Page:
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Through A Lens Darkly

by Louise Adams
Tuesday Feb 24, 2015
Through A Lens Darkly

Photographer and filmmaker Thomas Allen Harris bases "Through a Lens Darkly: Black Photographers and the Emergence of a People" on co-producer and mentor Deborah Willis' book "Reflections in Black: A History of Black Photographers, 1840 to the Present."

In the opening voice-over, James Baldwin asks viewers to "find a Black image in the body politic which is not demeaning." The 90-minute documentary illuminates the entirety of the African-American photographic experience through Harris' own story of family secrets as well as the search to find one's self in images, to negotiate "self-affirmation versus negation" with the "war of images within the American family album."

Photography began in 1839 in France, and Jules Lion, a free man of color, is credited in bringing the daguerreotype to the States to use in his New Orleans studio. The shiny surface of this process was like a mirror where many could see their own images superimposed over proto-photos and so became "authors of their own image" rather that stereotypical slave representations.

Abolitionist activist Sojourner Truth was the first to harness the power of photography, carefully crafting and then selling her self-possessed images to raise funds, saying, "I sell this shadow to support this substance."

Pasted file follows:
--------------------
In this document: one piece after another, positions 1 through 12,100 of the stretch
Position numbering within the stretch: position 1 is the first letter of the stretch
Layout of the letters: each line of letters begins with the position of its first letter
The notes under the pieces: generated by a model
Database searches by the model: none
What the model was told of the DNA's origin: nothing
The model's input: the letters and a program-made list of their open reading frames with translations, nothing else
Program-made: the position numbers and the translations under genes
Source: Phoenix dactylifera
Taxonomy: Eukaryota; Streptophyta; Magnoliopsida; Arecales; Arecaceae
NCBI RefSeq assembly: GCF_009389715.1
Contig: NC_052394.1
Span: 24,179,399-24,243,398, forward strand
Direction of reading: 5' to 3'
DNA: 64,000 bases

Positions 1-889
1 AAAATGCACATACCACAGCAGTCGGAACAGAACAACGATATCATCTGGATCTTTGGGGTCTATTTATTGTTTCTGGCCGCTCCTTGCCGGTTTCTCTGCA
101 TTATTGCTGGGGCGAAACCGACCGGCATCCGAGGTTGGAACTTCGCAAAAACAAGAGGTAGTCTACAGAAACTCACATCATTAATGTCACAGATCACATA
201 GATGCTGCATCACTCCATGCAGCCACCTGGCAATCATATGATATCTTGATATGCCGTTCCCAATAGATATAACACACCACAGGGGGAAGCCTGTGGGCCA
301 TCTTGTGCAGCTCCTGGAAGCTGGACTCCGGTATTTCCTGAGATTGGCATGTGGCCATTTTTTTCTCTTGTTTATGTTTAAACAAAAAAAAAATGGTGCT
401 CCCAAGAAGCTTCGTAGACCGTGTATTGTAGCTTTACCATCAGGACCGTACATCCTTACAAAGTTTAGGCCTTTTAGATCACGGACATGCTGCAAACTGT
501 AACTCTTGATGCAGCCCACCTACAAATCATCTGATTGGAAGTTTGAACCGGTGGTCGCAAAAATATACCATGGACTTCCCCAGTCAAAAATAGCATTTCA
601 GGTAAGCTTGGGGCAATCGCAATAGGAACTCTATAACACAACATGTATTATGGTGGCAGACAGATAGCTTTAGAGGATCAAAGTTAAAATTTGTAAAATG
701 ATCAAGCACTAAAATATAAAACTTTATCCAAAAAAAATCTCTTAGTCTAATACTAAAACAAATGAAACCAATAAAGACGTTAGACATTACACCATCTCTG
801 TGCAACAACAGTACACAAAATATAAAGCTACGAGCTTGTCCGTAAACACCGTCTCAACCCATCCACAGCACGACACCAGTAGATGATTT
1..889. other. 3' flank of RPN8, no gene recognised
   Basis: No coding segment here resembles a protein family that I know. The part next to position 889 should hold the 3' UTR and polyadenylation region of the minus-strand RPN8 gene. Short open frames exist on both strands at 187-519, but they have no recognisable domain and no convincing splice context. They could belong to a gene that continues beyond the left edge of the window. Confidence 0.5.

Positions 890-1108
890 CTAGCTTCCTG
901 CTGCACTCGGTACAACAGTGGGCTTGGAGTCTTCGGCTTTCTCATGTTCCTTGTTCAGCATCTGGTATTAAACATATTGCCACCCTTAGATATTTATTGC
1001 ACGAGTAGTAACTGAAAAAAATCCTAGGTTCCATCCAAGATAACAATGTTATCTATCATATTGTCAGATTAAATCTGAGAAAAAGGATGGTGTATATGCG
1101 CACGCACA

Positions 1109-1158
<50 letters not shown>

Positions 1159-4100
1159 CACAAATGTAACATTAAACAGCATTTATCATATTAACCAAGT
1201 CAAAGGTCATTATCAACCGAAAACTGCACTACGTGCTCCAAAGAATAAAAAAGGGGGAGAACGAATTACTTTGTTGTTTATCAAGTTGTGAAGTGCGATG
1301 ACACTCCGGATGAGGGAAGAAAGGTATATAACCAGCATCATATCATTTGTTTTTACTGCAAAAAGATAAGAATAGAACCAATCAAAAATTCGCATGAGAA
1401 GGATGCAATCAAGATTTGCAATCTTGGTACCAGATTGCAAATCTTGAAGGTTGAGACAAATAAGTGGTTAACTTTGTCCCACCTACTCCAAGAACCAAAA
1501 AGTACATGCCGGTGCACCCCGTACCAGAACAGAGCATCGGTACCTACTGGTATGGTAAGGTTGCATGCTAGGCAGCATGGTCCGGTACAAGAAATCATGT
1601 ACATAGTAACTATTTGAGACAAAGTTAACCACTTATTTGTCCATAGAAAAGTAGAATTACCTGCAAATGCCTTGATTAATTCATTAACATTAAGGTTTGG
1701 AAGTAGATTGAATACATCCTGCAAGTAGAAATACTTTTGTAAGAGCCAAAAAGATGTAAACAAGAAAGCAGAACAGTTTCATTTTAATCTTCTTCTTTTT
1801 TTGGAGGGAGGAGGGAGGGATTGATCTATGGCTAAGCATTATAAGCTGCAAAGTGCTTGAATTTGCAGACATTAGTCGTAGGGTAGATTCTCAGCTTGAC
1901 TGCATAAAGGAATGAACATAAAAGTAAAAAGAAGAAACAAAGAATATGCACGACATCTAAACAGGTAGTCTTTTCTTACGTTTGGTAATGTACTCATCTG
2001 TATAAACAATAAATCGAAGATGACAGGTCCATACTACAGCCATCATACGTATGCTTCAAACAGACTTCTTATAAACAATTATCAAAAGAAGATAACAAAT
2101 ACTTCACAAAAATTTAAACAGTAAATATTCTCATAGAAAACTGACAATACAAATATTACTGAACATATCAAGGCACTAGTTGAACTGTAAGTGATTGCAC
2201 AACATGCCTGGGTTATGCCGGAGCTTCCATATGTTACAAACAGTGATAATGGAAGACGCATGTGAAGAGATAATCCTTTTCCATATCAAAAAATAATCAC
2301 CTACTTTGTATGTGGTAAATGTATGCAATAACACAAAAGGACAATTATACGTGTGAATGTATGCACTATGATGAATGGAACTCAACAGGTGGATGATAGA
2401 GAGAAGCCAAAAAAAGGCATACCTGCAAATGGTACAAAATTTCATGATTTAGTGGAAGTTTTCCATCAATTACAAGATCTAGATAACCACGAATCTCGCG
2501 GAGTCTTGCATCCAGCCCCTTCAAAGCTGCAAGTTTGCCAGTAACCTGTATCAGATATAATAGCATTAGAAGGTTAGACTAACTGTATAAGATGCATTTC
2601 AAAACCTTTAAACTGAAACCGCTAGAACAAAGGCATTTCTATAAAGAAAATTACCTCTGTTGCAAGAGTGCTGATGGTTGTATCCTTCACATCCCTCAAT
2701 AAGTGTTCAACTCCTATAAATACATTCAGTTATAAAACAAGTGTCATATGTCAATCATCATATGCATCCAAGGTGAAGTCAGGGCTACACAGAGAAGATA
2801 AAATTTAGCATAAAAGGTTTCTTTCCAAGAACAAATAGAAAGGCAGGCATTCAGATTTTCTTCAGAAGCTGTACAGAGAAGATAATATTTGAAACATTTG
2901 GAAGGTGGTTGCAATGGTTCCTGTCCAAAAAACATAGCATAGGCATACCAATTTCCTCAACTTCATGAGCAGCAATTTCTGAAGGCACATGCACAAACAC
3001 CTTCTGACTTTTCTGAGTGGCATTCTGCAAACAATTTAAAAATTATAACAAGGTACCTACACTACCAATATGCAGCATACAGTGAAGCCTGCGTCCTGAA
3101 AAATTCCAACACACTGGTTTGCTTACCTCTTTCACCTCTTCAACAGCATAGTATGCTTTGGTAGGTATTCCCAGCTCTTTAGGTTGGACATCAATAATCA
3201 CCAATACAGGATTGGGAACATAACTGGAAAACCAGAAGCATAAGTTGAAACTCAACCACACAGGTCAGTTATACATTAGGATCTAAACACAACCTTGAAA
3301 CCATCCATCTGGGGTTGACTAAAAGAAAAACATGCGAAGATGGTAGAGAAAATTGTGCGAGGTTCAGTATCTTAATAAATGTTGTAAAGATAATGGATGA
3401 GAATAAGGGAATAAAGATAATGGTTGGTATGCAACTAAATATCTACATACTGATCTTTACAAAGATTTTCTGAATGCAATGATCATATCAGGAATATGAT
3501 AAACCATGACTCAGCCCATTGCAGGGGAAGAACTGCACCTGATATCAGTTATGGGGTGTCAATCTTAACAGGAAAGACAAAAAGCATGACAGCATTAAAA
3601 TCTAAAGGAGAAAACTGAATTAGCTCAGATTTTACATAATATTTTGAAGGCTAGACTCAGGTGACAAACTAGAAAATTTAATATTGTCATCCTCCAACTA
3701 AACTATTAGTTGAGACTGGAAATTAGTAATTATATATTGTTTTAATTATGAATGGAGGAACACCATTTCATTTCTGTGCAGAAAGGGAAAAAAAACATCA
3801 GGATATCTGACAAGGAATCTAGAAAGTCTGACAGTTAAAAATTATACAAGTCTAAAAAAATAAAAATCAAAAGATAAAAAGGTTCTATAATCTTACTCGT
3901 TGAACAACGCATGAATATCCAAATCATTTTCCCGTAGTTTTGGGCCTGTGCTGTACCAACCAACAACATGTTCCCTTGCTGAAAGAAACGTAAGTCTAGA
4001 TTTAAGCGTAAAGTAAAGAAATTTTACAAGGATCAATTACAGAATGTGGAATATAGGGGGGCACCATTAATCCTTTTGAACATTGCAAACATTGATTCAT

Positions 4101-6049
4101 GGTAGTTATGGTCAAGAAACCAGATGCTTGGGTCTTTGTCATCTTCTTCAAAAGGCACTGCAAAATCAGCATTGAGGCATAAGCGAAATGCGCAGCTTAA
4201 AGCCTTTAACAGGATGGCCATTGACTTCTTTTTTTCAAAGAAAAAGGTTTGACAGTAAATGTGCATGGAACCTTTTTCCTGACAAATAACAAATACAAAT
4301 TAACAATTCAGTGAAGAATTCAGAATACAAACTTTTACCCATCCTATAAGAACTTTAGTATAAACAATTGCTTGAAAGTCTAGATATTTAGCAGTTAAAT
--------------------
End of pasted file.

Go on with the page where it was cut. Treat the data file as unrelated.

Social reformer Frederick Douglass also used his image to accompany his oratory, and, with over 150 portraits made, became one of the most photographed Americans of the 19th century.

"A war of images within the American family album."

Other photographic phenomena such as the W.E.B. Du Bois-curated "A Small Nation of People" exhibit, showing Blacks as people of prosperity and intellect, was sent to the 1900 Paris Exhibition to counteract the zoo-like African colonial displays. Marcus Garvey recruited Harlem Renaissance photographer James Van Der Zee to promote his Universal Negro Improvement Association agenda while 101 female African-American photographers (one of whom was Harris' relative) captured their own points of view.

Photos of African-American soldiers from both world wars showed pride in stark contrast to the ubiquitous lynching photo postcards of the time. Mamie Till's decision to let Jet magazine to publish photos of her murdered -- and horrifically unrecognizable due to his torture and drowning -- son Emmett solidified the power of the photo for communities of color and fomented the civil rights movement months before Rosa Parks sat down.

Many modern Black photographers share recollections of their mentors and their own work, notably Willis' son Hank Willis Thomas, who reflects on the commodification of African-American men with striking pieces such as an Absolut vodka bottle packed with Middle Passage slaves and a whipping scar that looks like the Nike swoosh.

The DVD extras include "Digital Diaspora Family Reunion," bonus shorts and biographies. The music is by Miles Jay and Living Colour's Vernon Reid, and this poignant piece should be required viewing to elucidate a largely ignored part of history.

"Through a Lens Darkly"

Louise Adams is a Chicago freelance writer at www.treefalls.com (and a nom de guerre).


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